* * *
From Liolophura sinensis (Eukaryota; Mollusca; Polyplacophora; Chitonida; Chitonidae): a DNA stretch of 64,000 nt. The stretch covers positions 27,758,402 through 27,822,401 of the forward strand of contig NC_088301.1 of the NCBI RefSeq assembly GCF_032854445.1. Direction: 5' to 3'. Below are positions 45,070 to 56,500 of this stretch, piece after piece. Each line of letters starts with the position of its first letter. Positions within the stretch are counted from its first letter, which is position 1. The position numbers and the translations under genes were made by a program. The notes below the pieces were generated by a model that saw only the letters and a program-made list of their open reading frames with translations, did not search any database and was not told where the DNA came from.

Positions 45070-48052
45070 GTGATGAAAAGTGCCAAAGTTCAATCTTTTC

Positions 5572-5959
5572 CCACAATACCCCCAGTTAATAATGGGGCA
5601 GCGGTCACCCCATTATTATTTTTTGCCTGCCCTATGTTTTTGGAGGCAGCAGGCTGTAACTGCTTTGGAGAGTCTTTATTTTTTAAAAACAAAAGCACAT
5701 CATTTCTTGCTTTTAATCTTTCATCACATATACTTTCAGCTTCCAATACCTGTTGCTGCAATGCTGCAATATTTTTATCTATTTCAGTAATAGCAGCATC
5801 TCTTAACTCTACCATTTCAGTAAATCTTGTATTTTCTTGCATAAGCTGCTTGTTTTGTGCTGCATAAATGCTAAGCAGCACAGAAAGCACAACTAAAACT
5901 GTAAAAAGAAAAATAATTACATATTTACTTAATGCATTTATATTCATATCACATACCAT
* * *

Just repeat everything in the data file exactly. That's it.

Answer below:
From Liolophura sinensis (Eukaryota; Mollusca; Polyplacophora; Chitonida; Chitonidae): a DNA stretch of 64,000 nt. The stretch covers positions 27,758,402 through 27,822,401 of the forward strand of contig NC_088301.1 of the NCBI RefSeq assembly GCF_032854445.1. Direction: 5' to 3'. Below are positions 45,070 to 56,500 of this stretch, piece after piece. Each line of letters starts with the position of its first letter. Positions within the stretch are counted from its first letter, which is position 1. The position numbers and the translations under genes were made by a program. The notes below the pieces were generated by a model that saw only the letters and a program-made list of their open reading frames with translations, did not search any database and was not told where the DNA came from.

Positions 45070-48052
45070 GTGATGAAAAGTGCCAAAGTTCAATCTTTTC

Positions 5572-5959
5572 CCACAATACCCCCAGTTAATAATGGGGCA
5601 GCGGTCACCCCATTATTATTTTTTGCCTGCCCTATGTTTTTGGAGGCAGCAGGCTGTAACTGCTTTGGAGAGTCTTTATTTTTTAAAAACAAAAGCACAT
5701 CATTTCTTGCTTTTAATCTTTCATCACATATACTTTCAGCTTCCAATACCTGTTGCTGCAATGCTGCAATATTTTTATCTATTTCAGTAATAGCAGCATC
5801 TCTTAACTCTACCATTTCAGTAAATCTTGTATTTTCTTGCATAAGCTGCTTGTTTTGTGCTGCATAAATGCTAAGCAGCACAGAAAGCACAACTAAAACT
5901 GTAAAAAGAAAAATAATTACATATTTACTTAATGCATTTATATTCATATCACATACCAT